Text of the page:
4 DISCUSSION

    Adults have on average two colds per year and young children six per year. Therefore, potential interventions to shorten and alleviate common cold symptoms are of great public health importance. Previously, zinc lozenges have been shown to shorten the common cold but the composition of the lozenges is crucial for effectiveness.29, 39-42 There is also evidence that regular intake of high-doses of vitamin C shortens colds that occur during the supplementation period,43-45 and a recent randomized trial found that therapeutic vitamin C increased the recovery rate for outpatient cases of SARS-CoV-2 infection.37 It seems that the effects of zinc lozenges and vitamin C for the common cold have been ignored not on the basis of evidence from randomized trials, but because of prejudices.44-47

    Carrageenan is a more recent potential treatment for the common cold. Laboratory studies indicate that it has an effect on various respiratory virus infections, including those caused by influenza viruses, coronavirus OC43, rhinoviruses, coxsackievirus, and SARS-CoV-2,8-17 but possibly not adenovirus.4, 5 Although laboratory evidence indicating that carrageenan can prevent virus infections traces back to the 1980s, clinical trials on the common cold have been carried out only since 2010.24-27

    A previous IPD meta-analysis of two carrageenan trials25, 27 calculated that colds were on average 1.9 days shorter in patients administered nasal carrageenan.28 However, the meta-analysis did not take account of the fact that there were censored data for 27 patients which means that they did not recover by the end of the follow-up (Figure 1A). Therefore, the mean durations are undefined and the calculation of the difference in mean durations is inappropriate. In addition, the meta-analysis28 did not consider the possibility that the effect of carrageenan might be heterogeneous.

    In our IPD meta-analysis of the same two trials25, 27 we used Cox regression and quantile regression, both of which take into account the censored observations. We found that there is strong evidence of a treatment effect for nasal iota-carrageenan when colds last over a week or so (Figures 1A and 2; Table 2). Our analysis did not demonstrate an effect on shorter colds. The heterogeneity in the treatment effect indicates that the previously estimated 1.9-day reduction in common cold duration28 poorly captures the effects of nasal carrageenan (Figure 2).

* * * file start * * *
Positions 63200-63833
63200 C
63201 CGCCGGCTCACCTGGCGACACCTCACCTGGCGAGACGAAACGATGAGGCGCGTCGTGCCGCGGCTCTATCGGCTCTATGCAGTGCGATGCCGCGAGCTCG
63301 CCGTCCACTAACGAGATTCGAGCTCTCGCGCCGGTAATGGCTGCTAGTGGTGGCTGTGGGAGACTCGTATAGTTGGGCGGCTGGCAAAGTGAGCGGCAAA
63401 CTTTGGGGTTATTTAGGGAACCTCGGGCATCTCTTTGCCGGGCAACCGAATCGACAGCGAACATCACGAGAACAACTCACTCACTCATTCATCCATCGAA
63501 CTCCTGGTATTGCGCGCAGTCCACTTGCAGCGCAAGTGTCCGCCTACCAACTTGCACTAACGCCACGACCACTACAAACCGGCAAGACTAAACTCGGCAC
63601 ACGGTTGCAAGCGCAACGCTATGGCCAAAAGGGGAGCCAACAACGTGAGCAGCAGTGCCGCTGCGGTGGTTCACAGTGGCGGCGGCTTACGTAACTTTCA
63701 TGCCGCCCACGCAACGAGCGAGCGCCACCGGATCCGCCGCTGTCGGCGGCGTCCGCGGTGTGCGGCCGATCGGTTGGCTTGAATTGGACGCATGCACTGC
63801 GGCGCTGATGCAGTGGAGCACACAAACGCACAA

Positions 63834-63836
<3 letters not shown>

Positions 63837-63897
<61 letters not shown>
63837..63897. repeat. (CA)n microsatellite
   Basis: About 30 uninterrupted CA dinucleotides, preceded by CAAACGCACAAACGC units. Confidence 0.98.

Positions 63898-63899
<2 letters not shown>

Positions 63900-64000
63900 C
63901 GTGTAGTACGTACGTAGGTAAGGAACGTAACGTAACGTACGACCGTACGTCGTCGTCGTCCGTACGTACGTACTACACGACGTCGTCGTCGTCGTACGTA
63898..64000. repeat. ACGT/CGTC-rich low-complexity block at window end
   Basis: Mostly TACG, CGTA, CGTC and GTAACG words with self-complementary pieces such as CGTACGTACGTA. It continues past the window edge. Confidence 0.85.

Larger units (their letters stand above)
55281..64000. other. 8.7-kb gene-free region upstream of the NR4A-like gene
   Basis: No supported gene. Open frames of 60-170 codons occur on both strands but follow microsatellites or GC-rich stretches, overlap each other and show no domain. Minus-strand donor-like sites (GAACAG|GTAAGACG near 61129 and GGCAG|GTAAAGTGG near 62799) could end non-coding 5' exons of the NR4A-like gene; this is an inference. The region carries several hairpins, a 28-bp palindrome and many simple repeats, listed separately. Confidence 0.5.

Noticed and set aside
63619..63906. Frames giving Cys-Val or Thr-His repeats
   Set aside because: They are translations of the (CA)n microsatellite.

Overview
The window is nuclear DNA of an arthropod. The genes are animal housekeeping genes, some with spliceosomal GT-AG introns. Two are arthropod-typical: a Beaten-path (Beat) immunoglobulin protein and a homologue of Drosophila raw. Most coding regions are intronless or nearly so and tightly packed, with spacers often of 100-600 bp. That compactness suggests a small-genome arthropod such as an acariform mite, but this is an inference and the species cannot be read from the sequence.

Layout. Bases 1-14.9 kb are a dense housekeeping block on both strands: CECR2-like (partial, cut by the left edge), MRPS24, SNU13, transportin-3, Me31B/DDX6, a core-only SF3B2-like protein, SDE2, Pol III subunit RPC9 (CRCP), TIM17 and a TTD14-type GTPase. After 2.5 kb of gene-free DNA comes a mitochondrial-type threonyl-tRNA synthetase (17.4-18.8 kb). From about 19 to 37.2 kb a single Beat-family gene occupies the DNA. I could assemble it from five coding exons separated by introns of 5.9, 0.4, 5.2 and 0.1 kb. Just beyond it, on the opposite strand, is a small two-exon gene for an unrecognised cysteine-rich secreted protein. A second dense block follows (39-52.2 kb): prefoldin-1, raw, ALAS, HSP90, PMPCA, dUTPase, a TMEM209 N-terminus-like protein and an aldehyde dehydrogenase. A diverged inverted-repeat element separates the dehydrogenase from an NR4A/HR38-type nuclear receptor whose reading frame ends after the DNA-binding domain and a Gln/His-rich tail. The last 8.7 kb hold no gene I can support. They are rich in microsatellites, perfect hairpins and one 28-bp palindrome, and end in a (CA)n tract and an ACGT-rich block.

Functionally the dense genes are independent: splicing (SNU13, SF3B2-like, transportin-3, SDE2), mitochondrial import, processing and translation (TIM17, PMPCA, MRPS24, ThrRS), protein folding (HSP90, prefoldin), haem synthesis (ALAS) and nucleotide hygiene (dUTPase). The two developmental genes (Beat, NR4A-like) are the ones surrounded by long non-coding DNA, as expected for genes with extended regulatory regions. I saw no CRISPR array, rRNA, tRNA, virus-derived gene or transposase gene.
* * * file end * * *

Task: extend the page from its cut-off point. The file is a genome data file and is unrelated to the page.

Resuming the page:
In our analysis, we calculated that nasal carrageenan increased the recovery rate by 54% for all virus-positive participants during follow-up (Table 1). This effect is not as large as the approximately 200% increase in recovery rate in five trials with zinc lozenges,40 but important nonetheless.

    In quantile regression, we found that carrageenan shortened long colds by 15%–28% (Table 2). These can be compared with the 33% average decrease in common cold duration in seven trials with zinc lozenges,41 and the roughly 20% decrease in cold duration with high vitamin C doses.37, 44, 45, 48 The benefit of nasal carrageenan was seen only on colds lasting over a week or so. However, a 28% shortening of 2-week colds is a much more important finding than a similar effect for short colds.

    The effect of carrageenan on long colds was also analyzed as the risk of the cold lasting for over 20 days. Nasal carrageenan reduced the risk of such long colds by 71% (Table 3). On the basis of this outcome, one in every nine patients benefited from carrageenan.

    The apparent benefit against long colds is relevant when considering two further trials on nasal iota-carrageenan. The first trial by Eccles administered carrageenan just for 4 days.24 The second trial by Eccles also administered carrageenan for 4 days, yet patients were allowed to use it for longer; however, there are no data about how long the patients actually used carrageenan in that trial.26 Furthermore, the two trials followed the patients for just 7 and 10 days, respectively, while the current analysis over 21 days indicates that the greatest benefits may appear only after 7 days (Figures 1A and 2). Nevertheless, even though ideally the intervention and follow-up periods should have been longer, the two short-term trials also found that carrageenan was beneficial. In the first Eccles trial, the total symptom score over days 2–4 was decreased by 26% (p = .046),24 and in the second, the total symptom score over days 1–4 was decreased by 9% (p = .042).26 Reduction in the respiratory virus load has also been observed in the carrageenan participants.24-28

    We also found that carrageenan halved the recurrence of colds during the follow-up period (Table 4). On the basis of this finding, one in every six patients benefited from carrageenan. While it is not evident whether the recurrence of symptoms was caused by the same virus or by a new virus, halving the occurrence of new cold-type symptoms in such a large proportion of participants is a clinically relevant finding. Most recurrences occurred after cessation of treatment28 and therefore administration for longer than 7 days should be tested in further trials to ascertain whether recurrence may be further reduced.